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23 May to Min. Bleijie - Misclassification


You can view the original letter here

Mr. Jarrod Bleijie
Attorney General
GPO Box 149
Brisbane QLD 4001

Dear Jarrod,

Re: Misclassification of Standard or Accommodation Modules April 2014

Thank you for your email dated 13 May 2014 in response to mine of April 9.

Subsequent to sending my email I received a copy of a study produced by Griffith University titled: “Residents Experiences in Condominiums: A Case Study of Australian Apartment Living”, which on receipt, I directed to your good self and referred to it as supporting the argument that I had made in my email. In your response you made no reference to this case study, and I can only assume that it was not received. As this document is of significant importance to the issues being represented, I direct it to you a second time.

Of particular importance are pages 5 & 6 which detail the conflict to participants by the misclassifications and lack of clarity of building use, and pages 8 to 10 detailing confusion, and misrepresentation in the unit purchasing process. These issues, coupled with the Government’s failure to clarify and enforce Australian Building Codes have contributed to the continuing misuse of Class 2 buildings for short term rental. The example of the V77 development, described by the developer as residential, yet classified Accommodation Module, as history demonstrates, will lead to unwanted short term rentals at that development. You suggest that the Accommodation Module “clearly states” that for it to apply, lots in the scheme must be predominately accommodation lots. If a development is described as residential by the developer and can be classified Accommodation Module by that same developer, the clarity you suggest is not evident. As developers are clearly confused, that clarity must be provided as part of the current review to stop these deliberate misclassifications to enhance the developer’s reward at the ongoing cost to owners through inflated levies for at least 25 years.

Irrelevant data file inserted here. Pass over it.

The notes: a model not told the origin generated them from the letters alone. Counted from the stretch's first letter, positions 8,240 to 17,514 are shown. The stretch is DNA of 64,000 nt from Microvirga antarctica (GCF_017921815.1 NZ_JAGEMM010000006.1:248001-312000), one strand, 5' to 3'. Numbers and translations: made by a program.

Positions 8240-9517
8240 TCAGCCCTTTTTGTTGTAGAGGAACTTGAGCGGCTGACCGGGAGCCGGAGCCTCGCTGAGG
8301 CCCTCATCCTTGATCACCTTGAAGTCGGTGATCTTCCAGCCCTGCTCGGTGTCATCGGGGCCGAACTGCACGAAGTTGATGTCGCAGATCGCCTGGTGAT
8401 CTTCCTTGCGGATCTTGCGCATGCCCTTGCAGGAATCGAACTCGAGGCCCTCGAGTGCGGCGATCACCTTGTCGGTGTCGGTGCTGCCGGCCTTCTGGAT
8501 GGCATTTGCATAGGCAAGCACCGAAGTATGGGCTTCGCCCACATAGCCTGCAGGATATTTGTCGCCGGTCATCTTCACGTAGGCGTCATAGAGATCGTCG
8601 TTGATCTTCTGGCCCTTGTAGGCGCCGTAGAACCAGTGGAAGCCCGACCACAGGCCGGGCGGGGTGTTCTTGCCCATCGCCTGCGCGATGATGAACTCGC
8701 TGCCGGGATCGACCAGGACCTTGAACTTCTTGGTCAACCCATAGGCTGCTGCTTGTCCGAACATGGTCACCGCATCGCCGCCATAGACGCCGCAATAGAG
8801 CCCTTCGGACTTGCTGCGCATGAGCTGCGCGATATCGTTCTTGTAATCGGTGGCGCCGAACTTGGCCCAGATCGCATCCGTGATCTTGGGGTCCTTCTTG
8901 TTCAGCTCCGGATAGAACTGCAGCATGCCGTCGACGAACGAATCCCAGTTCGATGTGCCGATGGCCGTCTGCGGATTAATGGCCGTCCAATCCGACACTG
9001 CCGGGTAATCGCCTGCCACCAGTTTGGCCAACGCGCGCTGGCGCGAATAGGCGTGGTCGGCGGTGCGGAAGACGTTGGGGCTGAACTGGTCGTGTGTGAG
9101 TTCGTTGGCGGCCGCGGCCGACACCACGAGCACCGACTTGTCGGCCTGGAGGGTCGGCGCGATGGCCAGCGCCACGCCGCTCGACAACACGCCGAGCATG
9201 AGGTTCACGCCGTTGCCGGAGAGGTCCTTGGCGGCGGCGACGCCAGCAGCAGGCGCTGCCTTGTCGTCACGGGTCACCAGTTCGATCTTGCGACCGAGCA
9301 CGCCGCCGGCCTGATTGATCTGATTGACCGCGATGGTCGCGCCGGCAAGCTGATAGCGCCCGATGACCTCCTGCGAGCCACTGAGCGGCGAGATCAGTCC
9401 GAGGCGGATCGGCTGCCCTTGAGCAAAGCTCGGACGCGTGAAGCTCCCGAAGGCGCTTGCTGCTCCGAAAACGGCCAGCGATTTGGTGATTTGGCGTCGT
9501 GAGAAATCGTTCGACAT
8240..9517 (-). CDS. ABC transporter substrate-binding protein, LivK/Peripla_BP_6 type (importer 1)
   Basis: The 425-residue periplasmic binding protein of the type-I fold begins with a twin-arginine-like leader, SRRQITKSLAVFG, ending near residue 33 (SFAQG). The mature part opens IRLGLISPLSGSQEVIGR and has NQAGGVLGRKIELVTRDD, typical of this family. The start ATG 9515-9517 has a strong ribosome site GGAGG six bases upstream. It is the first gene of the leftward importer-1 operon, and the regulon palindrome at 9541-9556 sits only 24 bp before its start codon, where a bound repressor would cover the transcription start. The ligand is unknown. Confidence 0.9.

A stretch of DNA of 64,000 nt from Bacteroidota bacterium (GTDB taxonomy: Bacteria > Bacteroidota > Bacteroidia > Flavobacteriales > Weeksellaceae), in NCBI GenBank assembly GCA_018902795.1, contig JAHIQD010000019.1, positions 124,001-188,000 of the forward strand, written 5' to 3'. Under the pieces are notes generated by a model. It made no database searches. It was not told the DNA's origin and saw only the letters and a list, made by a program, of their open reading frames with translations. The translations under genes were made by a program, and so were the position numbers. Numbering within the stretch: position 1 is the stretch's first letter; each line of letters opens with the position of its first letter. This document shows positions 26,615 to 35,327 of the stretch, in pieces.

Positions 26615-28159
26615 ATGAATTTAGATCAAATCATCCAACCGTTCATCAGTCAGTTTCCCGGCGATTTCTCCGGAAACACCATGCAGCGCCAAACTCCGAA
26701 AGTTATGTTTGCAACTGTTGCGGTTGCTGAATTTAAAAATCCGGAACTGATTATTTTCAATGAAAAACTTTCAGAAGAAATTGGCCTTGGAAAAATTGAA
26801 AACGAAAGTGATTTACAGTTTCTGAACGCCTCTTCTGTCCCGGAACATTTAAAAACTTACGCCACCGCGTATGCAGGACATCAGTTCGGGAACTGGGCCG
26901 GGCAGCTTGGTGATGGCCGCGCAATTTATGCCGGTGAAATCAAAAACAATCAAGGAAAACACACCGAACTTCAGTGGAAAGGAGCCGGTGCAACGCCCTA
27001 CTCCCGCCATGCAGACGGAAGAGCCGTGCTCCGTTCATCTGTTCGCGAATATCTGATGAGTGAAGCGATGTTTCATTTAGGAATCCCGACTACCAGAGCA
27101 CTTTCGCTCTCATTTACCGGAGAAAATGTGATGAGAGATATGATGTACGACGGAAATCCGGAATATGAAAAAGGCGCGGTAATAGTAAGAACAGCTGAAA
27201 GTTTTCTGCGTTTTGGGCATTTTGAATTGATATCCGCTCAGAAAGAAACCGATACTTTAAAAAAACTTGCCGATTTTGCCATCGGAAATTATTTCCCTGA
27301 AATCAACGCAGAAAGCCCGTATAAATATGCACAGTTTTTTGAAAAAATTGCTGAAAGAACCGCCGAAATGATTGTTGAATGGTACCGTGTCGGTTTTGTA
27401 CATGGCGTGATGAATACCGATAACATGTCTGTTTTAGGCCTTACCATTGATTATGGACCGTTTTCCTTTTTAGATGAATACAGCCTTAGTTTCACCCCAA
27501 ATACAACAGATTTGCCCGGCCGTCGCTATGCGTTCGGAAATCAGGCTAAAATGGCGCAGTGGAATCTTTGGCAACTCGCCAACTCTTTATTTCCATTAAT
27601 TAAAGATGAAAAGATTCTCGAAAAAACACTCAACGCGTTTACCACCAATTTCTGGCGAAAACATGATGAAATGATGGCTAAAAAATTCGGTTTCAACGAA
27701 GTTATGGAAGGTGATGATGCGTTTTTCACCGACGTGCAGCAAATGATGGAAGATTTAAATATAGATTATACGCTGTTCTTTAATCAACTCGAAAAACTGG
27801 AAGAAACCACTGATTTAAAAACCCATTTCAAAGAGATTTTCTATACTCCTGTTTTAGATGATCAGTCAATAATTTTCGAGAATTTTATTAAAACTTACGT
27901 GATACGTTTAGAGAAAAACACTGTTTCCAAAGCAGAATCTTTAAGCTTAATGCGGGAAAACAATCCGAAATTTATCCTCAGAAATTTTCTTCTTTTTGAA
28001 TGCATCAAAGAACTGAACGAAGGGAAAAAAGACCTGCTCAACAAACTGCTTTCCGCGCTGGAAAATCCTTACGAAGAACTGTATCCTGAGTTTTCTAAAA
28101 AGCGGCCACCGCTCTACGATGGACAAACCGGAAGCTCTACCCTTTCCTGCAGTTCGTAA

The final paragraph to your letter advises that any prospective purchaser “do their due diligence and seek appropriate professional advice”. I am sure all prospective purchasers do follow your advice, for it is incomprehensible to consider making such purchases without legal support. But why are there so many stories and complaints of the likes referred to in the study on pages 8 to 10, if your advice is the answer to solving these problems. Could it be a failing of the law to provide adequate consumer protection as guaranteed by Section 4 (g) of the Body Corporate and Community Management Act, and what is being addressed in the current review to remedy these research based failings?

I appreciate your referral to the Minister for Natural Resources and Mines, in recording community management statements for new schemes to ensure the appropriate regulation module under the BCCM Act is applied to a scheme. However, this matter being of such importance to intending buyers of lots, it is only reasonable to expect that greater clarity be provided in the BCCM Act to insure the fullest transparency, disclosure and protection to those buyers. The current review provides this opportunity.

Kindest regards,

Wayne Stevens

cc. ··· Hon. Andrew Cripps MP, Minister for Natural Resources and Mines.
········ Hon. John-Paul Langbroek Member for Surfers Paradise